More than six months ago, I picked up Emily Ley’s book A Simplified Life: Tactical Tools for Intentional Living. If you know me or have been a long-time reader, you know I don’t often buy books. I love to read and I LOVE books, but feel that too many just weigh a space down. For something to take up space on my shelf, it has to be my absolute favorite and/or a favorite I will reference often, like a book of poems.
Therefore, I err on the side of hitting the library before committing. I owe Marie Kondo a debt of gratitude for teaching me this when I read her book, The Life-changing Magic of Tidying Up a few years ago, (which, yes, I do own and highly recommend.)
But Emily Ley’s book is a keeper, for sure, too. Just holding it in my hands at the bookstore made me feel calmer and hopeful that I could soon be back in control of everything that had been spiraling as of late last summer. And with it’s preppy, Kate Spade-esq navy, pink + green stripe cover, I was styling it on my shelves and coffee table long before I’d even cracked it’s spine.
Some of my favorite tips include:
- Simplifying breakfast
- Planning scheduled Friday Pizza Nights
- Having a uniform
None of these are particularly mind-blowing in and of themselves, but sometimes you’re so in your own way that having someone tell you to do something via a book is just what you need. I’ve always been a huge consumer of anything in the “self-help” genre and, in general, would describe myself as a very goal-oriented, focused, driven person. There is so much that interests me, among which is self-improvement, so I read a lot about creativity, productivity, being your own boss, manifesting positivity, and so on. A lot of the books that did make the cut when I semi-gutted my possessions after reading Marie Kondo’s book were the “get it together” and “organize your life” types of books, so it’s safe to say I’ve always aspired to make the chaos of my life, home and mind more tamed.
It was the chaos that ultimately drove me to the Self-Help section at Barnes and Noble last summer, on what I jokingly call my “mom vacation” where I sip a coffee, alone, browsing books in peace after I’ve handed the kids off to my husband after those particularly challenging day as the “stay at home parent.”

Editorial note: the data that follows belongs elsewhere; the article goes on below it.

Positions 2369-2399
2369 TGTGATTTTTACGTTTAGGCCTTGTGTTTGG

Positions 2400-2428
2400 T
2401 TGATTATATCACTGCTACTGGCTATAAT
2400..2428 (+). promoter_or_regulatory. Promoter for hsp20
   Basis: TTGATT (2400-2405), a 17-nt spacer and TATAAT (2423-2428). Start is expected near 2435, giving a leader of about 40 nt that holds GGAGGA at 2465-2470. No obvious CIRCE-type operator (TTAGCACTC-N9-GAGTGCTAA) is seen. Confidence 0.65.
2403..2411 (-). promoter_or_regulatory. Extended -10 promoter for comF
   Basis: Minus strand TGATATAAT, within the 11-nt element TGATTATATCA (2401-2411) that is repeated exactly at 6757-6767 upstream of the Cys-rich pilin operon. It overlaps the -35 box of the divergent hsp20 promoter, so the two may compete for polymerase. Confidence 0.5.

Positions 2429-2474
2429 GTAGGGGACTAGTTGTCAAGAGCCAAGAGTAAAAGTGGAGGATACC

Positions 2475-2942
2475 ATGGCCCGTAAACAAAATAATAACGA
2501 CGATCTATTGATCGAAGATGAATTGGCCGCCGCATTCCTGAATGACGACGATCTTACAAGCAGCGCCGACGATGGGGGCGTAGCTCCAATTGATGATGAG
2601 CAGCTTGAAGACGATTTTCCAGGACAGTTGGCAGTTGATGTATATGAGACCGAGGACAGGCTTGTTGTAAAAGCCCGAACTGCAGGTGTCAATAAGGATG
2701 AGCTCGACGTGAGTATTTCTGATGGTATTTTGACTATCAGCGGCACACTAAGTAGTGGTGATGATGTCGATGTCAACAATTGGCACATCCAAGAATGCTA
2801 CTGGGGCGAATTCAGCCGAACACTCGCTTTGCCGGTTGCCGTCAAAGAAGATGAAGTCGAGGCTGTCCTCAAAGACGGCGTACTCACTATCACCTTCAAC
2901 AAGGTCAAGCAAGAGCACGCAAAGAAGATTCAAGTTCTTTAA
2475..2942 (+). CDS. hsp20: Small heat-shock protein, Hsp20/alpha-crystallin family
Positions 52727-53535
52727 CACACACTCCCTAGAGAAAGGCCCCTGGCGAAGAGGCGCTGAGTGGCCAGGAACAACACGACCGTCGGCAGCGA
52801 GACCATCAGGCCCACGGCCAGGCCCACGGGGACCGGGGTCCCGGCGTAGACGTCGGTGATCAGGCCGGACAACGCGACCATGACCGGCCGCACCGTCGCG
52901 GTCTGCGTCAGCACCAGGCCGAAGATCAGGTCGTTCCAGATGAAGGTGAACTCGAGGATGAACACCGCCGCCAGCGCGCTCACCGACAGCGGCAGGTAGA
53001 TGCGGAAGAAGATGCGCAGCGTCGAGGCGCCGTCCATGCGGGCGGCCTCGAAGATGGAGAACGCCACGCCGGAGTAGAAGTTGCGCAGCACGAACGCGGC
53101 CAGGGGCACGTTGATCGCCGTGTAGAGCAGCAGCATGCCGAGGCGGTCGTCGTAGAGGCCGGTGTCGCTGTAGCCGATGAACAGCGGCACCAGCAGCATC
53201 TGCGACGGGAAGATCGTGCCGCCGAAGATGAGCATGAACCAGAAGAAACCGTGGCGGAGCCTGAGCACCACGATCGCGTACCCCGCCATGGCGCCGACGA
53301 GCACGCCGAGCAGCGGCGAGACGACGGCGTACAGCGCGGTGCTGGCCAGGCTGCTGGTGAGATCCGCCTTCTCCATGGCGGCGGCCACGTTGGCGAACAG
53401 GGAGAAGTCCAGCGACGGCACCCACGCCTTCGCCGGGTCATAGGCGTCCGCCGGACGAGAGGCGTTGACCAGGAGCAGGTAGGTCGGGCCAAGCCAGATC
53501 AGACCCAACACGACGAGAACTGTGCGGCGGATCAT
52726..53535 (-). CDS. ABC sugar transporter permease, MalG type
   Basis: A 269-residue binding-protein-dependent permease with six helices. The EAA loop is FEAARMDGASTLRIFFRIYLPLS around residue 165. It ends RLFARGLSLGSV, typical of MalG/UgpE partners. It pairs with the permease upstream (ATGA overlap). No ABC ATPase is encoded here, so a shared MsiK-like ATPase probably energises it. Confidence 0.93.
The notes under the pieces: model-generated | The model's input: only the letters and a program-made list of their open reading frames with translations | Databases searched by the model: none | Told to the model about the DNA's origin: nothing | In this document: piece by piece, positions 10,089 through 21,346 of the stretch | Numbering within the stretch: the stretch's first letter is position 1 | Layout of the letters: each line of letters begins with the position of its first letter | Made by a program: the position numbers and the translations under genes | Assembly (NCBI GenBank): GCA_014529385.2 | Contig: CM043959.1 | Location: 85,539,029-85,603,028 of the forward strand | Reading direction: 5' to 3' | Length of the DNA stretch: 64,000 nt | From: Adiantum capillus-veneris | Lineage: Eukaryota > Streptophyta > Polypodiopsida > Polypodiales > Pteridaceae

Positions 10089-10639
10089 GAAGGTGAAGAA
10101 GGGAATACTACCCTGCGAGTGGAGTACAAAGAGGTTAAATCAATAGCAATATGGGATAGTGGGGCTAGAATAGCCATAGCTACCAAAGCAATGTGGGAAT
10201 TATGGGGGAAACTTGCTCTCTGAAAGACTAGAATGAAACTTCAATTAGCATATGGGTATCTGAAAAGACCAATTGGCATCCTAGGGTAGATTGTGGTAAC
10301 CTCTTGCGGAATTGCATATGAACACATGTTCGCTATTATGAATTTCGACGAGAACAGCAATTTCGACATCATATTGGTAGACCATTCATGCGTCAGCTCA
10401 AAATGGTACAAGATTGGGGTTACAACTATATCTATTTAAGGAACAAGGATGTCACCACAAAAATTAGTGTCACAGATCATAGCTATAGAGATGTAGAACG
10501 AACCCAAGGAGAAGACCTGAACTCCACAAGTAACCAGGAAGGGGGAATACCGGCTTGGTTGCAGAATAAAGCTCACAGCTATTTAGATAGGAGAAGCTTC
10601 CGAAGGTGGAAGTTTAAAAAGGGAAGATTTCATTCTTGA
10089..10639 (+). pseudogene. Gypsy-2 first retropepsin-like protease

There were a LOT of tough days this summer, let me tell you!!! I think I need to develop a multi-part series to really dive deep into the year-long journey I’ve been on as far as redefining my values, moving towards my goals and dreams, and eliminating all the unnecessary “noise,” in my life, be it wasted time watching mindless TV, keeping in touch with friends I’m not particularly close with, or even completing workouts I don’t absolutely love. But I digress.
What I learned from Emily’s book is not so much what or how to organize, but rather, what I can gain by focusing more on what outcomes or feelings I want in my life. And what I gain is margin. What is margin, you’re wondering? It’s the free space of your life to feel like you can plop down on the floor and actually play with your kids, free from worry about all the other to dos you “should” be doing. And going out to dinner with your spouse because you have a standing date night every other week. And it’s also being able to spontaneously walk out the door for a long walk just because it will feel good to move and get some fresh air, without having to rush off to some commitment you’re not that excited about. Margin is the single biggest takeaway I gained from reading Emily’s book.
Really, a lot of this ties in to everything I’ve shared since reading that Oprah article last summer in addition to everything I’ve learned since starting my Bullet Journal practice last January.
Having two young kids at home used to mean toys strewn all over the house. Mealtimes were exhausting and stressful and the paper mess got out of control if I wasn’t vigilantly on top of it. Having to decide what to eat for breakfast myself often seemed like too much, to give you a sense of how starved I was some major self-care.
The past year has been a period of intense self-introspection and incredible shifts in redefining my values. And the result has been that I’m happier than I’ve ever felt, I’ve lost weight with minimal effort, I’ve appreciated and valued being at home with my kids more because the difficult moments are more tempered now, and I actually feel more fulfilled in my own dreams because I’ve managed to create space for me to actually devote time to them for a change. In a word = margin.
I can say with certainty that Emily Ley’s book, A Simplified Life, changed my life SO MUCH for the better in 2018 and has continued to do so in 2019. If I could gift just one thing to all my friends and family this year, it would be this book so I highly recommend.